YEREVAN — The 2020 Artsakh war took away so much from Armenians. Whether it was the lives of brave soldiers, the homes of the Armenians of Artsakh, or the sacred sites of Armenian Christianity, these immense losses, though devastating, amplified the Armenian people’s need to unify across all fronts for the betterment of the country. Unfortunately, much of that motivation was lost after the war and the necessary efforts and initiatives to prepare for a better future are not being completed. Reasons for this range from distrust of institutions and lack of transparency to challenges in connecting with the people and areas of most need. While many nonprofits coordinated successful fundraisers and efforts to provide aid, for many people interested in contributing their skills or collaborating on projects, there was still no obvious place to do so. reArmenia, however, hopes to change that.
reArmenia is the first Armenian platform dedicated not only to fundraising for existing initiatives, but also for bringing together those passionate about new projects to create teams and providing a framework for teams already working to invite on new collaborators.
Originally the creation of the Tufenkian Foundation, reArmenia aims to fuse knowledge, experience, and the network of all Armenian people.
“We all know people can donate money, but that’s just one way to help,” explained reArmenia’s communications influencer Natella Avanesyan, “Many Armenians have the skills and desires to help in a non-monetary way, but no place to do so.” And this is truly where reArmenia really distinguishes itself.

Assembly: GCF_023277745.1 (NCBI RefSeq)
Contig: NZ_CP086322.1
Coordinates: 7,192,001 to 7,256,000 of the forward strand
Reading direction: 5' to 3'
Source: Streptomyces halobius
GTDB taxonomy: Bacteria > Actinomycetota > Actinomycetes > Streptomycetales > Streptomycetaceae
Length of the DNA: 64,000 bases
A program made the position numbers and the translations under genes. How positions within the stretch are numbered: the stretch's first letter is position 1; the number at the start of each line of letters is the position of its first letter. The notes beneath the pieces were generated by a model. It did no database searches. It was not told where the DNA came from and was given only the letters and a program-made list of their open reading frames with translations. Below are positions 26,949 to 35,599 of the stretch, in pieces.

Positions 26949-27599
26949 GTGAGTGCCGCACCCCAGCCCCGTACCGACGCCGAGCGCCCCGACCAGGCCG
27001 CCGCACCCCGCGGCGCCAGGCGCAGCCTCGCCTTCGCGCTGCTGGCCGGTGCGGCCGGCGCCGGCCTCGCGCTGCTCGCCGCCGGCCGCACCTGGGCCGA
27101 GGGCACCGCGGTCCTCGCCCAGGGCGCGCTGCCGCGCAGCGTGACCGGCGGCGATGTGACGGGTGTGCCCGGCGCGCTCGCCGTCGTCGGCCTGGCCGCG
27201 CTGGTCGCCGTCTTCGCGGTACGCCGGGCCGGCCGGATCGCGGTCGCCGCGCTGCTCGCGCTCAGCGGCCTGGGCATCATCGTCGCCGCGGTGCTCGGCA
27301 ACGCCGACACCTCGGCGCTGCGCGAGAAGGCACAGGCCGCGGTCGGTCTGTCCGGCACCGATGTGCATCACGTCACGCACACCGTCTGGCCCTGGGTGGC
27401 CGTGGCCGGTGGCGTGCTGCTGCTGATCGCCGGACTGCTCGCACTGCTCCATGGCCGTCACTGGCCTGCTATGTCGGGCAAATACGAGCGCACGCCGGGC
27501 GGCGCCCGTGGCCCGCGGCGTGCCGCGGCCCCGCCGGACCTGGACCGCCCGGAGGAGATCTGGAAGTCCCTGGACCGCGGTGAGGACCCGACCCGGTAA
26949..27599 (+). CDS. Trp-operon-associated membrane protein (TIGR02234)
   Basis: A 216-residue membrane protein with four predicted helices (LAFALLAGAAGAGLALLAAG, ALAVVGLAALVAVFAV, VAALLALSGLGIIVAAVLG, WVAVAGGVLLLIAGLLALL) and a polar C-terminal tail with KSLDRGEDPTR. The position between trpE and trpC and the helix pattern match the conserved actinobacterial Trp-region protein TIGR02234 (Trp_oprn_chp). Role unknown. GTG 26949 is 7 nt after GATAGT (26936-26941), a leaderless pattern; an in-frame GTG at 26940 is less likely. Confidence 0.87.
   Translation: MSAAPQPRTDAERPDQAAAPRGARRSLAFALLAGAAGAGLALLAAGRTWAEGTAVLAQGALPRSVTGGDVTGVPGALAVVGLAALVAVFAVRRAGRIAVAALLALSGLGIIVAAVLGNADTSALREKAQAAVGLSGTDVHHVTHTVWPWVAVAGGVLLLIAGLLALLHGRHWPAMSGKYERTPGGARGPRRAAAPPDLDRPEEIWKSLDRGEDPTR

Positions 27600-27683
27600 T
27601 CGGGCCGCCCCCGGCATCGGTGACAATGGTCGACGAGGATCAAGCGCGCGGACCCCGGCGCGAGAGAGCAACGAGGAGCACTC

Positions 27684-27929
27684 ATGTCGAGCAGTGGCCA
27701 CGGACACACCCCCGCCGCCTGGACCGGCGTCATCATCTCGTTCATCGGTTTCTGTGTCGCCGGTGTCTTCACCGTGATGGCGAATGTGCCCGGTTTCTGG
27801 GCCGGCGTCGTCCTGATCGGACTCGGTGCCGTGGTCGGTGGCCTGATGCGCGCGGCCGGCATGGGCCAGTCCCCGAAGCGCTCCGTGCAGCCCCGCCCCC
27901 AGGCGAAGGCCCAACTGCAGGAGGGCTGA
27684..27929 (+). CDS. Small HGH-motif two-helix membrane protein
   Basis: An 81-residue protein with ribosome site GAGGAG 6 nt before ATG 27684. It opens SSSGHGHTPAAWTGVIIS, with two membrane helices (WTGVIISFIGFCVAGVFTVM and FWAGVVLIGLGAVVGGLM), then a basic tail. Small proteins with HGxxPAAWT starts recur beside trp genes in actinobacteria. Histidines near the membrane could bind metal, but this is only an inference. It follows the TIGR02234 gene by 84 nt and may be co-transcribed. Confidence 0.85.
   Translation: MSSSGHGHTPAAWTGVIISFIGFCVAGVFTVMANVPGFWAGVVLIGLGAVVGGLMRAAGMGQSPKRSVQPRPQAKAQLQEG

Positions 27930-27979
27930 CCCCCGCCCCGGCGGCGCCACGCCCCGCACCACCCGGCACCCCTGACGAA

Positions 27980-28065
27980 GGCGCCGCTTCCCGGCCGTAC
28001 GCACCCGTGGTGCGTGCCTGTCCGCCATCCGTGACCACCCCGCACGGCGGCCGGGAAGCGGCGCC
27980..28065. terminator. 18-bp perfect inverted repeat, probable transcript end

The platform is currently divided in two branches: fundraiser and collaborations. A fundraiser is an existing effort which has a team, plan and budget, and is directly seeking fundraising through the organization’s website. An initiative, on the other hand, seeks people to help with their knowledge and experience, and has the potential to become a project — though not all collaborations necessarily need money or fundraising. The process for joining a team is rather simple; all opportunities are listed on their webpage, and a potential contributor can look through for a topic or position of interest, and then connect directly with the team to see if there is a fit. If someone is interested in creating their own initiative or hosting their project on the platform, likewise they can apply through the website. reArmenia considers all types of fundraiser/collaborations except for ones on military and political issues. This decision is intentionally made due to the fact that it is an apolitical organization and for security reasons, a proposal related to the military cannot be made transparent to the standard they hold.
One project launching soon is the Hakobavank Revival, which is seeking funds to restore a seventh-century monastery complex in Artsakh. Once the seat of a catholicos in the 13th century, Hakobavank is on par with Dadivank and Gandzasar in terms of religious and cultural significance in Artsakh. Currently, due to years of neglect, the monastery is on the verge of collapse, and a dedicated team is hoping to gather the finances to restore it. Gayane Gevorgyan, who joined the effort in its earlier stages, currently serves as the campaign manager.